A military marriage can be difficult. Some military couples in Falls Church may be able to work through an active deployment and other ways being in the military can disrupt a marriage. However, other military couples will find that these difficulties are simply too much to handle, and they are best off divorcing.
When a person, military or civilian, goes through a divorce, they will need to divide their assets. And, just like civilian pensions, military pensions are part of this process. Whether the pension will be considered sole property or marital property depends on state law. Also, state law will usually determine how such retirement pay will be divided.
Also, if the military couple had been married for at least 10 years during the course of at least 10 years of military service, then pensions will be paid out by the Defense Finance and Accounting Service. This is called the 10-year rule. In addition, even if a military couple hadn't been married for 10 years, a court could still award payments from a military retirement account. However, these payments will be paid by the retired military spouse, instead of the Defense Finance and Accounting Service.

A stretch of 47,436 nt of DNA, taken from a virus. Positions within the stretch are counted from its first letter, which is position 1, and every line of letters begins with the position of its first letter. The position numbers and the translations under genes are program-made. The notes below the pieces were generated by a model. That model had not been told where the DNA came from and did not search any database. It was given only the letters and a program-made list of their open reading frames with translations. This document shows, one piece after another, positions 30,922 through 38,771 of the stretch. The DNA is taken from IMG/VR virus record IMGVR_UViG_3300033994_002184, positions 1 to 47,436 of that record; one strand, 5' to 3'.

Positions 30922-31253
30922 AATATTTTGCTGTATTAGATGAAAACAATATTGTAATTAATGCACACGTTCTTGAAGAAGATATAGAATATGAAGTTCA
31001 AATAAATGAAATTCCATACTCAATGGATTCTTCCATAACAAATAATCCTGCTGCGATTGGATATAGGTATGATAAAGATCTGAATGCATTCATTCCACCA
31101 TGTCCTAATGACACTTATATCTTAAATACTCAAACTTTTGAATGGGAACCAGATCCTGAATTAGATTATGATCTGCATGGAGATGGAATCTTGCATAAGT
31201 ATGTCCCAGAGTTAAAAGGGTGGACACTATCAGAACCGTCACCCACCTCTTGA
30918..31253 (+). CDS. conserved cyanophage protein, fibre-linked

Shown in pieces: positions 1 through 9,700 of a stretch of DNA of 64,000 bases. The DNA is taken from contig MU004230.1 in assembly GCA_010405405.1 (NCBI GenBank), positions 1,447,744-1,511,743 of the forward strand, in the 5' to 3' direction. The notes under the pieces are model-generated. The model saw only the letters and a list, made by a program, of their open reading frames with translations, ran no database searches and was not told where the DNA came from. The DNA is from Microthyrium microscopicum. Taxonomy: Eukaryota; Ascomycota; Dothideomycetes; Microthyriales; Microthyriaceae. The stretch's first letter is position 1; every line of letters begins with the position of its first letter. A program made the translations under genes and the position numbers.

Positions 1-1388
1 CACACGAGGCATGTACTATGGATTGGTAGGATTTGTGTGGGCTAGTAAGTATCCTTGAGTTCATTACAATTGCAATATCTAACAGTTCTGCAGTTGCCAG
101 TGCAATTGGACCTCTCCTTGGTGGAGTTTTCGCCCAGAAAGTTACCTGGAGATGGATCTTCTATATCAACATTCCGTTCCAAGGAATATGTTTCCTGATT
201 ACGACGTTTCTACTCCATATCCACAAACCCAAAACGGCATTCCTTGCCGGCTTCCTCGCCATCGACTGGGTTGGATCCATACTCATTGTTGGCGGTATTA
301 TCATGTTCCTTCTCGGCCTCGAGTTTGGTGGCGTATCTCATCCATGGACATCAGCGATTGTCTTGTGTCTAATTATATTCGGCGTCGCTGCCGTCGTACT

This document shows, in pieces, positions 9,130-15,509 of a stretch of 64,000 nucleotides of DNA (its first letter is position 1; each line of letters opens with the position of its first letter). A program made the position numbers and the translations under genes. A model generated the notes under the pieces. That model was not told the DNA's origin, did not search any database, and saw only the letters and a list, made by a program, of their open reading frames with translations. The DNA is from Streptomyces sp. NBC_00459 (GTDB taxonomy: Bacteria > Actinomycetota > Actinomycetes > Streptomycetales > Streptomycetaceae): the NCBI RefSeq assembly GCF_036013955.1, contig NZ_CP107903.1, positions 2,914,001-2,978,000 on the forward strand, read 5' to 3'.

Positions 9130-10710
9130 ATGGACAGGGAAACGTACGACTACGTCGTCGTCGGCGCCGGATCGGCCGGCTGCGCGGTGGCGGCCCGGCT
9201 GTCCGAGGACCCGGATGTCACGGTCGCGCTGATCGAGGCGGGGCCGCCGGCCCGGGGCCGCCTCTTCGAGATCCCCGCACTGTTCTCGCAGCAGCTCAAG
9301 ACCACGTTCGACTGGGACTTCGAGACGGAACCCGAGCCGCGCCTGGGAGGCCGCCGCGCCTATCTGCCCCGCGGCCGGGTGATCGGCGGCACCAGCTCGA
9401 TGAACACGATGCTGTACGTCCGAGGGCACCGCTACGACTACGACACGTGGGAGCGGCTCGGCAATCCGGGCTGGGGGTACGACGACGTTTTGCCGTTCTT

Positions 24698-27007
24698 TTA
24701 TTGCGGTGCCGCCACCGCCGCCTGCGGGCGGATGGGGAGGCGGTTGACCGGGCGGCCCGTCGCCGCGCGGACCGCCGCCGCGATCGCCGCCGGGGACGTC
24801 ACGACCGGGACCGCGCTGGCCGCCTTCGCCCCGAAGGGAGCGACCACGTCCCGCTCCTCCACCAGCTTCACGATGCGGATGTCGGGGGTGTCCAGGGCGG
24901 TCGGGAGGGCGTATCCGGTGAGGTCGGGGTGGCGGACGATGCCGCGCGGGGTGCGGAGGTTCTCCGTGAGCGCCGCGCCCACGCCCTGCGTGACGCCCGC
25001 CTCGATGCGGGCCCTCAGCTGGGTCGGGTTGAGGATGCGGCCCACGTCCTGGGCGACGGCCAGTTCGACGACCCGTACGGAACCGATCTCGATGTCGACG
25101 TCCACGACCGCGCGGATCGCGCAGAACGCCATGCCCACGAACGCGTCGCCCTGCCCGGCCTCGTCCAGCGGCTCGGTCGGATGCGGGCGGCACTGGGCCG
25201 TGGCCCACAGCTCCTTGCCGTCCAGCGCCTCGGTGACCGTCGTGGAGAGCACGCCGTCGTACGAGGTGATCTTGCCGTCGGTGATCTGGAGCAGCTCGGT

Retirement accounts can be divided in a military divorce, just as they can be in a civilian divorce. This is important, because oftentimes a person's pension or other retirement accounts can be some of their most valuable assets. However, military spouses may face unique divorce legal issues that civilian spouses do not. Therefore, military spouses who are seeking a divorce may want to consult with an attorney familiar with military family law before proceeding.
Source: FindLaw, "Military Divorce," accessed March 12, 2018